The US Supreme Court decision in a case of the Telephone Consumer Protection Act will have a direct impact on federally guaranteed mortgage service providers who have used Robocalls to reach borrowers.
The ruling ended an exemption that allowed automatic selection of cell phones for debt collection, such as mortgages.
"While the Supreme Court ruling did not add any new requirements for mortgage lenders, it confirms that compliance with the TCPA remains in effect," said Mike Eshelman, head of consumer finance at fintech company Jornaya.
"Mortgage providers need to make sure they have a solution to protect themselves, otherwise they will face potential litigation and settlements that have recently averaged $ 6.6 million," added Eshelman.
Damages for TCPA violations start at $ 500 per call or text. This amount can be tripled for intentional violations of the law.
Servicers can still call consumers manually provided they meet all the criteria for spam phone calls that are prohibited by the TCPA and Can Spam law, said Marx Sterbcow, a lawyer in the mortgage industry.
The exemption at the heart of the Supreme Court decision was created in an amendment to the 2015 TCPA that was supported by both parties. However, this change only affected mortgages from the Federal Housing Administration, Veterans Affairs, and the U.S. Department of Agriculture.
The decision means that the servicers will again need a non-revoked consent to contact consumers regarding the collection of these loans and other forms of federal debt such as student loans.
This case differs from previous actions by the Federal Communications Commission, which refused to grant a similar exception to loans from Fannie Mae and Freddie Mac.
In 2018, 17 groups, including the American Bankers Association, the Mortgage Bankers Association, and the National Credit Union Association, applied to the FCC to change their interpretation of the TCPA again, making it more difficult for consumers to win robocalling lawsuits. This followed a decision by the Court of Appeal in March 2018 that invalidated the previous FCC interpretation.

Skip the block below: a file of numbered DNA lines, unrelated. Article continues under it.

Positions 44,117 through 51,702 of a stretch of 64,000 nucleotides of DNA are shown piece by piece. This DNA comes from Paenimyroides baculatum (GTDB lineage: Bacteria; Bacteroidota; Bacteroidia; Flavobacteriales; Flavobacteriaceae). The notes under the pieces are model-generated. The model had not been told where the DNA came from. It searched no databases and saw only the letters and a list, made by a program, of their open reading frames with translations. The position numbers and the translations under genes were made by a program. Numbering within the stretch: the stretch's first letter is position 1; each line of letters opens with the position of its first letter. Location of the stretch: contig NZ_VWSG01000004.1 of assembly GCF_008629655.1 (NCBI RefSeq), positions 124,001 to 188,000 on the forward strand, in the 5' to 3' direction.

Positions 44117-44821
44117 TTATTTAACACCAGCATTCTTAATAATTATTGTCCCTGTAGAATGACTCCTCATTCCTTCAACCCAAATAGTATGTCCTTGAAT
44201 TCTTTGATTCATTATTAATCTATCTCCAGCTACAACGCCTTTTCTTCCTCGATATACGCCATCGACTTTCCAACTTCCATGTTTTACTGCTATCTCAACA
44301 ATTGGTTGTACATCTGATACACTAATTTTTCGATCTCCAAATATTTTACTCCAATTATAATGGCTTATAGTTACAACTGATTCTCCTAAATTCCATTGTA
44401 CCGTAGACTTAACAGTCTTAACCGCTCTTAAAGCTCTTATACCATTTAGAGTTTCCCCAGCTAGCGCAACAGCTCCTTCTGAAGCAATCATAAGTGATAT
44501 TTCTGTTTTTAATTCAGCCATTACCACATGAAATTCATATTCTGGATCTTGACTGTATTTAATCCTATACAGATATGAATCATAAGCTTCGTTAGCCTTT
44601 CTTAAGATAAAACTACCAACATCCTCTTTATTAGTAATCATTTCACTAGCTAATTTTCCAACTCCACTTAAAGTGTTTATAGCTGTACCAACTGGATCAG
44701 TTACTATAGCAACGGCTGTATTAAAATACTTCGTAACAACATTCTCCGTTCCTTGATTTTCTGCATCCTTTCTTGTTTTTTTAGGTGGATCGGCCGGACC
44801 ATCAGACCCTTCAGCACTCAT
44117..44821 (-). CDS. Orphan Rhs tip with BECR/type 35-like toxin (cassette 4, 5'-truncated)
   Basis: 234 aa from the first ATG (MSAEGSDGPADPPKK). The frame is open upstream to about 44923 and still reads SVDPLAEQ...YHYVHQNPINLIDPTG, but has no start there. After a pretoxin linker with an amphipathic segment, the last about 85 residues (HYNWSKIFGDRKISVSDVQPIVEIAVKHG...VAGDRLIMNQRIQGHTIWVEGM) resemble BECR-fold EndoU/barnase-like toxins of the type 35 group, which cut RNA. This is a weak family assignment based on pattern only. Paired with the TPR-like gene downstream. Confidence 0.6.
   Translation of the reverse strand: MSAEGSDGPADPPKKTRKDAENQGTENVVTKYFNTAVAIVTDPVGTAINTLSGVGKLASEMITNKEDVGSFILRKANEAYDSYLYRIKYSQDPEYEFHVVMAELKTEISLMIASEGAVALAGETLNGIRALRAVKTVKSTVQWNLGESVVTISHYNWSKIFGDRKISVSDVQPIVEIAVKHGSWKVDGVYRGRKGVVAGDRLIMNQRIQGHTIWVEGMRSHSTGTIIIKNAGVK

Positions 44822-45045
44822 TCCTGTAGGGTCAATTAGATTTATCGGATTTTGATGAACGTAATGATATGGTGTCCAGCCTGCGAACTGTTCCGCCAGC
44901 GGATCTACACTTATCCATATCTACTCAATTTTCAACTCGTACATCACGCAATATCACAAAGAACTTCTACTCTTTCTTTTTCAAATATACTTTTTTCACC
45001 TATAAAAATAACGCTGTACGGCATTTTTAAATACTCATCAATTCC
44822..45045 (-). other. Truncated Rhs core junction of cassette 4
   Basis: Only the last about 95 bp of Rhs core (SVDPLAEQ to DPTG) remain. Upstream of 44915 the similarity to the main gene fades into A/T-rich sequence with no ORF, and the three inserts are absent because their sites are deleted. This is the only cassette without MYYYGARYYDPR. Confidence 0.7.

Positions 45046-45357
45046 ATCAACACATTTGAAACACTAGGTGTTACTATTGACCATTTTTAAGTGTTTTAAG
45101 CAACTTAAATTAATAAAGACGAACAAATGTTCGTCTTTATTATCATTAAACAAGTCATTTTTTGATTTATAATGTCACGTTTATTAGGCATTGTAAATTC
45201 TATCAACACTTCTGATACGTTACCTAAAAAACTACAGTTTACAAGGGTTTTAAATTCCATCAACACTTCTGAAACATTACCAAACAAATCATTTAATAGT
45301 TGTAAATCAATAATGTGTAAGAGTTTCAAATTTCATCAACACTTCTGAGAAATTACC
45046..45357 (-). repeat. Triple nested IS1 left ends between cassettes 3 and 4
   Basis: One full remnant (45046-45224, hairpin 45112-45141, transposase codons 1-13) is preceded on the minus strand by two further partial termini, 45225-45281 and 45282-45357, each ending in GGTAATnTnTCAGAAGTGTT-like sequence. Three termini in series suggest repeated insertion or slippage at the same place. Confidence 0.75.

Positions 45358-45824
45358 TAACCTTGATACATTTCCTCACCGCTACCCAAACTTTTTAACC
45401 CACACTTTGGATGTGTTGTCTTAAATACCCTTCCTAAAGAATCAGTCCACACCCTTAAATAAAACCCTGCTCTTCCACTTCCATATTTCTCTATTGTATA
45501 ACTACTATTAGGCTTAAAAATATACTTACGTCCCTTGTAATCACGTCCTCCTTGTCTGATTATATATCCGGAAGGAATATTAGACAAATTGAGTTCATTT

The Supreme Court case, Barr v. American Association of Political Consultants, was dealt with from a different perspective. The lobby group claimed that Congress handled different aspects of the language unequally.
In the majority opinion, Judge Brent Kavanaugh agreed on this point and said: "Since the law prefers the speech to collect public debt over political and other speeches, the law restricts the speech."
But seven of the judges said that the TCPA was not unconstitutional (as the AAPC wanted and the other two conservative judges supported). The majority argued that the 2015 amendment could be separated from the other provisions of the law.
"As a result, the plaintiffs may still not make political calls to mobile phones, but their speech is now treated the same as the debt collection speech," Justice Kavanaugh wrote.
The decision was a huge win for consumers, said Margot Saunders, a lawyer with the National Consumer Law Center.
"We were very concerned that the entire TCPA could be at risk. This decision protects consumers from unwanted, disagreeable robocalls related to government-sponsored debt," she said.
What the court ruling does not end is discussions about what constitutes consent in the sense of the mortgage contract and whether it can be revoked unilaterally, said Saunders.
The case also did not resolve the ongoing controversy regarding the definition of an automated telephone dialing system in terms of TCPA compliance.
The ABA and other groups are petitioning the FCC to allow robocalls for information about indulgence and other corona virus initiatives without consumer approval.
So far, the FCC has not responded, said Saunders, whose organization supports the measure.
Without the exemption, staffing will become a problem for servicers who want to stay in touch with consumers who may be criminal or have been lenient, Sterbcow said.
"Will you have enough staff to make individual calls? And that will create some back-end costs for mortgage service providers and debt collection agencies," said Sterbcow.
If anything, the verdict is actually an opportunity for mortgage service providers to improve the way they interact with their customers, said Jane Mason, CEO of service technology provider Clarifire.
"Some of our customers are using technology to maintain self-service accessibility for customers," said Mason. "What they do is they offer a choice of how they want to communicate with them."
The consumer can set other parameters for the contact, e.g. B. the hours at which he can be called or contacted in some other way.
"So the servicers will be fine as long as they adopt new ways of thinking about how to interact with their customers from their call center collections," Mason said.